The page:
Tort: Non-Delegable Duties

Non-Delegable Duties

What is a Non-Delegable Duty?

Non-delegable duties allow the defendant to be liable for the actions of a third-party despite not being negligent themselves. The other way a defendant can be liable for someone else’s actions is vicarious liability.

When Will a Non-Delegable Duty Be Owed?

The law on non-delegable duties was previously diffuse and not well-united. The Supreme Court in  Woodland v Essex County Council [2013] UKSC 66 recently unified the law and created a general test to determine whether there is a non-delegable duty, though they did not rule out the creation of new non-delegable duties in future. 

A non-delegable duty arises and is breached where:

  1. The claimant is in a relationship of dependence on the defendant;
  2. That relationship existed prior to the tort and was independent of the tort;
  3. As part of the relationship, the claimant was under the defendant’s custody or care, and the defendant assumed responsibility to protect the claimant from harm;
  4. The claimant had no control over how the defendant protected them;
  5. The defendant delegated the exercise of their responsibility to protect the claimant to a third-party;
  6. The third-party was negligent.

However, even when these criteria are met the courts might refuse to impose a duty if it is not fair, just and reasonable.

Common Examples of Non-Delegable Duties
Employer/Employees
Employee, shop worker

Employers owe their employees a non-delegable duty to provide a safe system of work: Paris v Stepney [1951] AC 367.

Guardians/Children
Teacher and children

Teachers and other people entrusted with supervising children owe those children a non-delegable duty of care: Woodland v Essex County Council [2013] UKSC 66.

Prisoners & Detainees
Prisoner climbing a fence

Prisons and immigration detention centres owe a duty of care to those detained by them: GB v Home Office [2015] EWHC 819 (QB).

Extra-Hazardous Activities

Historically, the law recognised a non-delegable duty to avoid causing harm in the performance of ‘extra-hazardous activities: Honeywill & Stein v Larkin Bros [1934] 1 KB 102. This duty has been controversial, however, and Lord Sumption in Woodland v Essex County Council [2013] UKSC 66 argued that it was arbitrary and might be abandoned in a future case.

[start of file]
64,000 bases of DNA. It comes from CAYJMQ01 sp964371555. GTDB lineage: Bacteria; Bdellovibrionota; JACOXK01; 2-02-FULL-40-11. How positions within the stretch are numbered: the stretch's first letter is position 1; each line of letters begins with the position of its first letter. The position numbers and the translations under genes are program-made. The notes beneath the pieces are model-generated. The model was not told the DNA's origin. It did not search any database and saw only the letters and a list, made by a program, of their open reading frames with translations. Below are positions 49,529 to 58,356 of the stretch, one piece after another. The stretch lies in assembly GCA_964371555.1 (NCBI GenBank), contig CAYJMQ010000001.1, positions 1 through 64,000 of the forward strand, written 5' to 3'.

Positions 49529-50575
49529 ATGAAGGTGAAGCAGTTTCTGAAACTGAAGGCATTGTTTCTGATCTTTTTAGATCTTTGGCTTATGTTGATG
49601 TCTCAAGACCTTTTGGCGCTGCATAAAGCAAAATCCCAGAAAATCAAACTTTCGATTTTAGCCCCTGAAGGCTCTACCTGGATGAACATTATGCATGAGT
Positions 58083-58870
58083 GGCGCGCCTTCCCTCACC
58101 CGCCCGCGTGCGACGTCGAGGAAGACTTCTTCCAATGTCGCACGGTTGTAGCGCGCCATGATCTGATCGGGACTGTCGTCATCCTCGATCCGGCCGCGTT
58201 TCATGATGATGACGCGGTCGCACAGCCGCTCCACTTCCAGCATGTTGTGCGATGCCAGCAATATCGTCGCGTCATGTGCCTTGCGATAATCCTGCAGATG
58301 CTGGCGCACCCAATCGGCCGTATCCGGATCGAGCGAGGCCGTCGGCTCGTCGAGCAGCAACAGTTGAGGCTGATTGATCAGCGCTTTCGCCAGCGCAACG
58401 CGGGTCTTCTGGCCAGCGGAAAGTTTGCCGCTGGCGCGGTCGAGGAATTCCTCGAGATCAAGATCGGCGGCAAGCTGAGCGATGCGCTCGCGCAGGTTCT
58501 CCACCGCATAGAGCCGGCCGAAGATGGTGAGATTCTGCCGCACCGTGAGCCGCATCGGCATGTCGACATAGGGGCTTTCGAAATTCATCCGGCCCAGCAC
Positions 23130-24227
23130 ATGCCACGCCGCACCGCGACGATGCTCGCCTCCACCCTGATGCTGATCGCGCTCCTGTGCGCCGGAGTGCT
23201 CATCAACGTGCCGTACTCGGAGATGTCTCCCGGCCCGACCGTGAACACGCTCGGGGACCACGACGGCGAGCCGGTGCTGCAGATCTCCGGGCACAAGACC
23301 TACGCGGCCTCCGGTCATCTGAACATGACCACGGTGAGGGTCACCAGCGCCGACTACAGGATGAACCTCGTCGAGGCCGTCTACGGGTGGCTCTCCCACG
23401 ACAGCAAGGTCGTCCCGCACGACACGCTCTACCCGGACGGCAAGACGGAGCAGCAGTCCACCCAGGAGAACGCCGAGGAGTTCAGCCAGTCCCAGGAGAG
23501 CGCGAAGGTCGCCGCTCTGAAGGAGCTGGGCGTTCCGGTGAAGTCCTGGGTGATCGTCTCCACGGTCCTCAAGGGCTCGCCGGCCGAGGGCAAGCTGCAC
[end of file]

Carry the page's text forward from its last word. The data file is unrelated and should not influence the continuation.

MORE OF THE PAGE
Fire Damage

It was also historically the case that occupiers were under a non-delegable duty to ensure that damage is not caused to another by reason of a fire being lit on his land: Balfour v Barty King [1957] QB 496. This duty was not mentioned in Woodland and so still appears to be good law.


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Liability for Third-Parties Quiz

Test yourself on the principles which determine when a defendant will be liable for actions of a third-party: non-delegable duties and vicarious liability.

1 / 6

What factors indicate that there is a relationship 'akin to employment' between the defendant and primary tortfeasor for the purposes of vicarious liability?

2 / 6

For the purposes of vicarious liability, what two factors indicate that the tort is not within the field of activities entrusted or assigned to the primary tortfeasor by the defendant?

3 / 6

What two elements must the claimant show to demonstrate that the defendant is vicariously liable for the torts of another?

4 / 6

For the purposes of vicarious liability, what four factors indicate that the tort is within the field of activities entrusted or assigned to the primary tortfeasor by the defendant?

5 / 6

Which two elements must be demonstrated to show that there is a 'close connection' between the tort and the defendant's relationship with the primary tortfeasor for the purposes of vicarious liability?

6 / 6

What five matters must the claimant prove to show that the defendant owes them a non-delegable duty of care?

Your score is